By Chineme Okafor
Abuja — If Nigeria pass the Petroleum Industry Bills (PIBs) which have been split into four parts for ease of passage, the country may become the world’s third largest holder of gas reserves, a former Director of the Department of Petroleum Resources (DPR) and Lead Consultant to the National Assembly on the PIBs, Mr. Osten Olorunsola, has disclosed.
Presently, the world’s ninth largest holder of proven gas reserves, Olorunsola, explained at a recent roundtable organised by the Nigeria Natural Resource Charter (NNRC) in collaboration with Media Initiative on Transparency in Extractive Industries (MITEI) in Abuja, that country could leverage the expected passage of the laws to grow the country’s gas reserves and play big in the emerging global gas business.
He said only the PIBs passage and assent can make Nigeria become a competitively attractive country for gas-based investments amongst others.
“Nigeria needs to move more from 1,500 depths to deeper offshore where the acreages are open. Nigeria can easily become the third in the world in terms of gas reserves if we do the needed exploration work,” Olorunsola added.
He further explained that until the PIBs become law, the country would not attract the right investments needed for such deep offshore exploration which he said ran into billions of dollars.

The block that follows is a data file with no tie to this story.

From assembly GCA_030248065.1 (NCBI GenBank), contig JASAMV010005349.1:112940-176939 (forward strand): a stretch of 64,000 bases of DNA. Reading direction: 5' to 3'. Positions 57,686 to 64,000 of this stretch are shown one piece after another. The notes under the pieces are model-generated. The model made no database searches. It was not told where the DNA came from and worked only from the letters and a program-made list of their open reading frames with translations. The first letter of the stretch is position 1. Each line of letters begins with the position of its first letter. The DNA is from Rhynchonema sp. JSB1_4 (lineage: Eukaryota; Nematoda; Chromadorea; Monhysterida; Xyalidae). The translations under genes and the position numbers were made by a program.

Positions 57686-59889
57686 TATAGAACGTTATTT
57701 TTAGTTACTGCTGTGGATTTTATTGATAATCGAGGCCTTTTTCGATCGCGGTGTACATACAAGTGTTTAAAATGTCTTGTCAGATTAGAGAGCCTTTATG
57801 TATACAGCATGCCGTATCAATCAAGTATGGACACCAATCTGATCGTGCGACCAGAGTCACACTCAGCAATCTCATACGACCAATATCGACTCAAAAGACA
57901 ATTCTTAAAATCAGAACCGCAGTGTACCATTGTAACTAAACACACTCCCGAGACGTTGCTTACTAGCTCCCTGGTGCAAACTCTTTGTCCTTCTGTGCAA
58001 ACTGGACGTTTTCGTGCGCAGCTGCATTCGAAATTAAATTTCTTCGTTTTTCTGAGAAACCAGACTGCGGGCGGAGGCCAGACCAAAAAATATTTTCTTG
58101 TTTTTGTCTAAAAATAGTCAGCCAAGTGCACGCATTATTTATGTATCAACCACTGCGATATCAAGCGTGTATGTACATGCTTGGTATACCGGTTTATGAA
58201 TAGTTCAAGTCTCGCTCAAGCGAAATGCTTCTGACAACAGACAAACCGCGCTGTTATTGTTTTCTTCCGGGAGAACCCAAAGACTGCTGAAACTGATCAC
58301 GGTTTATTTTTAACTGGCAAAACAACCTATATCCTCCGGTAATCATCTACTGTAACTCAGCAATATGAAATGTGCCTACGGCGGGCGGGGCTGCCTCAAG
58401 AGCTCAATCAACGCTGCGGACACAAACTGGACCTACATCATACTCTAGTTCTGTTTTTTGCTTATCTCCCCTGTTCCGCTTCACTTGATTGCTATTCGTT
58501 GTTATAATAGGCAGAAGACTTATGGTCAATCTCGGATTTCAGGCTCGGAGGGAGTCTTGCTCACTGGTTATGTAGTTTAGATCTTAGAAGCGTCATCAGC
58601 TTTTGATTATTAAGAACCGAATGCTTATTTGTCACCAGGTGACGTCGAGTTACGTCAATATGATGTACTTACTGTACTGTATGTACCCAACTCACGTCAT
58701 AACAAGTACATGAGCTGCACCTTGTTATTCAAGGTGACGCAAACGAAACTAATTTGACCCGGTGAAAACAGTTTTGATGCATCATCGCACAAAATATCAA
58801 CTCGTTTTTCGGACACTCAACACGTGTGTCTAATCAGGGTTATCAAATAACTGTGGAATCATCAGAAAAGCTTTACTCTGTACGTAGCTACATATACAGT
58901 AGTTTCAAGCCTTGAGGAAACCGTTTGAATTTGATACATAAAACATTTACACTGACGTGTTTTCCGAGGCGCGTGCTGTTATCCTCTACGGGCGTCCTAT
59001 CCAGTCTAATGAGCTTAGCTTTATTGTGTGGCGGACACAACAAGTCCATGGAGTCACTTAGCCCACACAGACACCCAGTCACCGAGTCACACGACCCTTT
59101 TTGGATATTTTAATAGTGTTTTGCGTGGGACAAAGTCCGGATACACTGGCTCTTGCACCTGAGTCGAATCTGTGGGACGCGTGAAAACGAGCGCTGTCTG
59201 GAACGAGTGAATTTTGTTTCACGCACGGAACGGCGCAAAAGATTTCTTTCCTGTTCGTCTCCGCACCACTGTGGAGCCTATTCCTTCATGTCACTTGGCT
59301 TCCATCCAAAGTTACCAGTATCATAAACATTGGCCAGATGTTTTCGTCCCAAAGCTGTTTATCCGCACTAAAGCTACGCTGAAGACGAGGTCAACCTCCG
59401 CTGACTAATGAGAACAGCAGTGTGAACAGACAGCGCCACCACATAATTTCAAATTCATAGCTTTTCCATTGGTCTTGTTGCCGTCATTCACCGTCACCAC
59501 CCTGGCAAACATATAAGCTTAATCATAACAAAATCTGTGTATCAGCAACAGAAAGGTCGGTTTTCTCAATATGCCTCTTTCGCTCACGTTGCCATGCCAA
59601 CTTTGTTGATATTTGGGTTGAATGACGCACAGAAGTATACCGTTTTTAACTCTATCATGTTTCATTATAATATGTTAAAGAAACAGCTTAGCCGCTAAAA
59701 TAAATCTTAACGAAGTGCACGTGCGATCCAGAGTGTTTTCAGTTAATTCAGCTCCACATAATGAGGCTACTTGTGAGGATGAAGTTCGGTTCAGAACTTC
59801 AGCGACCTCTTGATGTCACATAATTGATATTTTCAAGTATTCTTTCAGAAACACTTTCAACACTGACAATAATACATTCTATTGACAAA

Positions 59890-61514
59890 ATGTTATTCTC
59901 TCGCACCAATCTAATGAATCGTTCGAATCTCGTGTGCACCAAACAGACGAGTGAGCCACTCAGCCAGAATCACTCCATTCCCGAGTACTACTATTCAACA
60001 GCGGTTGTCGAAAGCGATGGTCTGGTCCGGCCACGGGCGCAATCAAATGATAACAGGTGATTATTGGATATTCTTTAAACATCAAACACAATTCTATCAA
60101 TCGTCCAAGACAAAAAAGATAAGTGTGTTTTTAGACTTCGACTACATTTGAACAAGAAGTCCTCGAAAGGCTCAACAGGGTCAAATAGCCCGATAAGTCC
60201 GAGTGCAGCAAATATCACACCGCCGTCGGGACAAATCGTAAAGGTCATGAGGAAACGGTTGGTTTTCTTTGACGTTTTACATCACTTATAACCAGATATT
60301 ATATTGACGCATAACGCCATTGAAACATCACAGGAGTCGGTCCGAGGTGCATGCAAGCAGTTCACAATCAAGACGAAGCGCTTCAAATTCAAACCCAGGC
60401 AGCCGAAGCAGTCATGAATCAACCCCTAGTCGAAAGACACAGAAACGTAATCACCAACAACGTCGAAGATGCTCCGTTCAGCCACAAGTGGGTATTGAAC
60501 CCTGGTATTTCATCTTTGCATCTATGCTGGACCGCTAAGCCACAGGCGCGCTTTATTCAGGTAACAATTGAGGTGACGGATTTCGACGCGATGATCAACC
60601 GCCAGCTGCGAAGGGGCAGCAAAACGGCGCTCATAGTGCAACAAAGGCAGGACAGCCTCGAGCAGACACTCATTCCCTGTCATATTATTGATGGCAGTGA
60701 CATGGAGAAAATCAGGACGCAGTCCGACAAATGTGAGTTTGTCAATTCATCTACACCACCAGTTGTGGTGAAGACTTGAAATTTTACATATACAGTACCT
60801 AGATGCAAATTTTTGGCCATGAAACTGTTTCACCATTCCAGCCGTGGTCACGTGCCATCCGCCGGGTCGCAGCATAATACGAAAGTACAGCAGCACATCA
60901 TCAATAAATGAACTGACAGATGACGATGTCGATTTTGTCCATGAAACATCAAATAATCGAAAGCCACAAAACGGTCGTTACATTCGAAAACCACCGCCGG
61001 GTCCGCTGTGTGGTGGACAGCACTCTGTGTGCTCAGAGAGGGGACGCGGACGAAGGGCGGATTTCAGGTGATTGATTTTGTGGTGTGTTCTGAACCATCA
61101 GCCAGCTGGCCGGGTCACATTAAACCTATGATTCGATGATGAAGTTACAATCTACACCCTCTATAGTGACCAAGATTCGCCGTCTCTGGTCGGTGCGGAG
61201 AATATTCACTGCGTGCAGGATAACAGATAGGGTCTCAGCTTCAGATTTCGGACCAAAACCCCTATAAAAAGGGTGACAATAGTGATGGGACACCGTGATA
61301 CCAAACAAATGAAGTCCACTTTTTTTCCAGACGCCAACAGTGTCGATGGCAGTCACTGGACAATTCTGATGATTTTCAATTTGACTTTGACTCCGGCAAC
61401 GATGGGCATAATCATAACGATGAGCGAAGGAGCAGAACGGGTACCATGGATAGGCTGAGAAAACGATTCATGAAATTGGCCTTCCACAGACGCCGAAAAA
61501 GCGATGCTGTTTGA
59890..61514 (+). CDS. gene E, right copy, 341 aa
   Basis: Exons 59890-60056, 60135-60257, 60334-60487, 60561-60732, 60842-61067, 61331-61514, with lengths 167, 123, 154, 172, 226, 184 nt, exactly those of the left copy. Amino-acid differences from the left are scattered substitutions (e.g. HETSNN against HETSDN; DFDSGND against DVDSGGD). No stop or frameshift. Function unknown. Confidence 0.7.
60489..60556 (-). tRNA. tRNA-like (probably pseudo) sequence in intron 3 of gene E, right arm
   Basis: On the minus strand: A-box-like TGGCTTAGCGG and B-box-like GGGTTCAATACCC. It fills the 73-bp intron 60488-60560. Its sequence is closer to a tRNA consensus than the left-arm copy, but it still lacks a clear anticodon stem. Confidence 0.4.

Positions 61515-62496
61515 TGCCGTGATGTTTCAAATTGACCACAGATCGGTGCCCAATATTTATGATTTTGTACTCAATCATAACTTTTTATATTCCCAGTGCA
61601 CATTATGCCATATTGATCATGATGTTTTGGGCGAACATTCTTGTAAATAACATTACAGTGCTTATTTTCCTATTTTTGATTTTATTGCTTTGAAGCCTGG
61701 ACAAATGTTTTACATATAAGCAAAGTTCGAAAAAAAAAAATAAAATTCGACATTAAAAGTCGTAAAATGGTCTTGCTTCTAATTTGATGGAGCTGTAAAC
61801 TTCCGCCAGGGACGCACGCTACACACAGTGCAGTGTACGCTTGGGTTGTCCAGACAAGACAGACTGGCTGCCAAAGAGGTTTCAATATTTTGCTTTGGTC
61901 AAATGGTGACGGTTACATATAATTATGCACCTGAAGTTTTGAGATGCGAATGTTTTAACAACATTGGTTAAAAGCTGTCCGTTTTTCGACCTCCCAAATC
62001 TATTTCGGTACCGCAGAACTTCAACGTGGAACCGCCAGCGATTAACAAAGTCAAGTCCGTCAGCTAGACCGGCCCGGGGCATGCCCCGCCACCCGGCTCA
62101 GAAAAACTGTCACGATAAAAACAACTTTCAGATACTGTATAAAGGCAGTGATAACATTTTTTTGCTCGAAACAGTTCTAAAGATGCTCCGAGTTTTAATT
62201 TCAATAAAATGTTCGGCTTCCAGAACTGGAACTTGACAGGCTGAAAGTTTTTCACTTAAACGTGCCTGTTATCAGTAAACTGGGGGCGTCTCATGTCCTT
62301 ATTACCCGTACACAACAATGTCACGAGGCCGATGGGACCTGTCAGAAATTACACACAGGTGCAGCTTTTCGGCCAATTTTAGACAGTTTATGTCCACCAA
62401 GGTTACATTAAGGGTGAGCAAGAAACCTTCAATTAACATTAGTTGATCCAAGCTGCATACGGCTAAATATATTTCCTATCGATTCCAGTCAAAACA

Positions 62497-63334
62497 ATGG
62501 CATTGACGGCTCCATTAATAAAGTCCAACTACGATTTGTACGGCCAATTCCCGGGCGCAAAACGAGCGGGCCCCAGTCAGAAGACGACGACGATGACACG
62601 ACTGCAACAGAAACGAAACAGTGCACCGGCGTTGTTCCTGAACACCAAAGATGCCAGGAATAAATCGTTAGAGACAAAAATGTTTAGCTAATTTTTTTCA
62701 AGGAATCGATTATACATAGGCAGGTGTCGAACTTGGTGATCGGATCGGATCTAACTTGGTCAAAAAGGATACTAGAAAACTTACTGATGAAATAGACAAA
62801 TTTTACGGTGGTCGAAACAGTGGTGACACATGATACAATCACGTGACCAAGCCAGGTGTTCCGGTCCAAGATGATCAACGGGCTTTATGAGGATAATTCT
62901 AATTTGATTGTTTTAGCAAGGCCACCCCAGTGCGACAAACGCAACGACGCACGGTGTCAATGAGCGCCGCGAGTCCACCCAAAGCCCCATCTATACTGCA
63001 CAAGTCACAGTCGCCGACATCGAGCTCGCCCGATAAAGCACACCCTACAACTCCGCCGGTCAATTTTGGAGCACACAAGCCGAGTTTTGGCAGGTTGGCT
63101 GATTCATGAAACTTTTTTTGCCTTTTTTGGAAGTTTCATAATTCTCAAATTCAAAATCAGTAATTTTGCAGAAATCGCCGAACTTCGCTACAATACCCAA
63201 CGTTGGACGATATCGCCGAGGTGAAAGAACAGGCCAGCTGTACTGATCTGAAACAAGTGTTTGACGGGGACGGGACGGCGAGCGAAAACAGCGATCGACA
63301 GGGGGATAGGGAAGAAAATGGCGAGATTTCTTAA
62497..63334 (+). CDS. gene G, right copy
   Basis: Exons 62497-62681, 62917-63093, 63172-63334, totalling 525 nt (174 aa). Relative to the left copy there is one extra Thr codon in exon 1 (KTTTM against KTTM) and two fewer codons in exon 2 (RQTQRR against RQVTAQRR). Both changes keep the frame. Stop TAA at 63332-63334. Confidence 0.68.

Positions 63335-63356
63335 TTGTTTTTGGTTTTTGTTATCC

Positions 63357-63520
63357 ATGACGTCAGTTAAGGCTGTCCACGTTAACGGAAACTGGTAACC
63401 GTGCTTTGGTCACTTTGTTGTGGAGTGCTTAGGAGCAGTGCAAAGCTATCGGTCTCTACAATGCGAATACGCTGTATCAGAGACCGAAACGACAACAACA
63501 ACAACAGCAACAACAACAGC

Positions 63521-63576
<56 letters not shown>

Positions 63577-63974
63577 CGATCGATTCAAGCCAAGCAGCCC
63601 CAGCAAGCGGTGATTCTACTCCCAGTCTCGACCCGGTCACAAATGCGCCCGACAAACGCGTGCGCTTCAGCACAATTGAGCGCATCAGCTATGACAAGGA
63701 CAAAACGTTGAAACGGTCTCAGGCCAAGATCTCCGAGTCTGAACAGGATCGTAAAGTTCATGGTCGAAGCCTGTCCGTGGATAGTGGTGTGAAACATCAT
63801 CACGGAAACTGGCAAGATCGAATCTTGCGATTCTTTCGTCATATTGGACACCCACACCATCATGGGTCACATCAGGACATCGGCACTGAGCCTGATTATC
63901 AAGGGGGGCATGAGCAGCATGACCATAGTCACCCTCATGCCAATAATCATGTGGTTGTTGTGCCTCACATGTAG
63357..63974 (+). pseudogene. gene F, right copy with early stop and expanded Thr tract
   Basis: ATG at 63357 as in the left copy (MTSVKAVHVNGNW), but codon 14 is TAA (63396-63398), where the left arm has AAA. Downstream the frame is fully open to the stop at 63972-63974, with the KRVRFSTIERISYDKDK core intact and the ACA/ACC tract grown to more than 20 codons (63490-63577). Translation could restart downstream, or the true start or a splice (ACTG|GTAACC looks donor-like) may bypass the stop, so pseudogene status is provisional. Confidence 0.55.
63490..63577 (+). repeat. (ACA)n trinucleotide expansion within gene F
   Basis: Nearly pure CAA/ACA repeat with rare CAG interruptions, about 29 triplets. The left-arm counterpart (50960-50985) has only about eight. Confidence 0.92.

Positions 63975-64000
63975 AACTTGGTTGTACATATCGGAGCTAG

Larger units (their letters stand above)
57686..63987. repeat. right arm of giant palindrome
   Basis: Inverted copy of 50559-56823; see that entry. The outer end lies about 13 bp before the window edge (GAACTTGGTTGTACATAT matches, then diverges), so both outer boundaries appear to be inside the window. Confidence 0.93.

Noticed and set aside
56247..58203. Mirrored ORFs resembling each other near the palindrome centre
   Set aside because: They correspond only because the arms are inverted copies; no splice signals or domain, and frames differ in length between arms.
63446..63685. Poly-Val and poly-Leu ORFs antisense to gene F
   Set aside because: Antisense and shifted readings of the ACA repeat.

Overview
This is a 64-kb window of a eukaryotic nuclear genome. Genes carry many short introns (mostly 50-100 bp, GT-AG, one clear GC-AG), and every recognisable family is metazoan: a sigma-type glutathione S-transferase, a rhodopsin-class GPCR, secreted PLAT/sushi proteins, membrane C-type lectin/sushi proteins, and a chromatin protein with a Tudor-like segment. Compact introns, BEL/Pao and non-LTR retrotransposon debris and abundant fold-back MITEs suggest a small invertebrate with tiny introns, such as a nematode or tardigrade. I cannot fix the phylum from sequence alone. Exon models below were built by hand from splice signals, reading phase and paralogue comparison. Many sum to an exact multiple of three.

While Nigeria sat on its oil sector reform law over the past 18 years, he noted that some East Africa countries have found about 20 trillion cubic feet (tcf) of gas within just about the last 10 years.
Clearly, Olorunsola, stated that Nigeria was no longer the only ‘darling’ of oil and gas investors who sought for destinations in the continent to put their monies.
According to him, “By 2025, the whole of Africa can have gas. The countries we use to sell to could soon start selling to us. We may be sitting on generations because we refused to take certain decisions at some point.”
Although ranked ninth in proven gas reserve with an estimated 192tcf, Nigeria, however is ranked the 28th gas producer in the world.
This is in contrast to Algeria which is ranked as 10th on the proven gas reserve list, but still retains the 10th biggest gas producer position in the world, accounting for 2.3 per cent of total world gas production.
Olorunsola, thus emphasised the urgent need for Nigeria to pass the PIBs, adding that the country was lagging seriously behind in her oil industry reforms and improvements, with bid rounds last conducted in 2007.
He added that several other issues such as inadequate gas to power, bloated petrol subsidy, poor oil revenue management, erratic sector funding, ease of doing business, metering, and network infrastructure among others could quickly be resolved with the PIB passed and assented into law.
The omnibus PIB has however been split into the Petroleum Industry Governance Bill (PIGB) – presently awaiting presidential assent; Petroleum Host and Impacted Community Bill (PHICB); Petroleum Industry Fiscal Bill (PIFB); and Petroleum Industry Administration Bill (PIAB) which are still undergoing legislative process and expected to be passed before December 25, 2018, according to Olorunsola.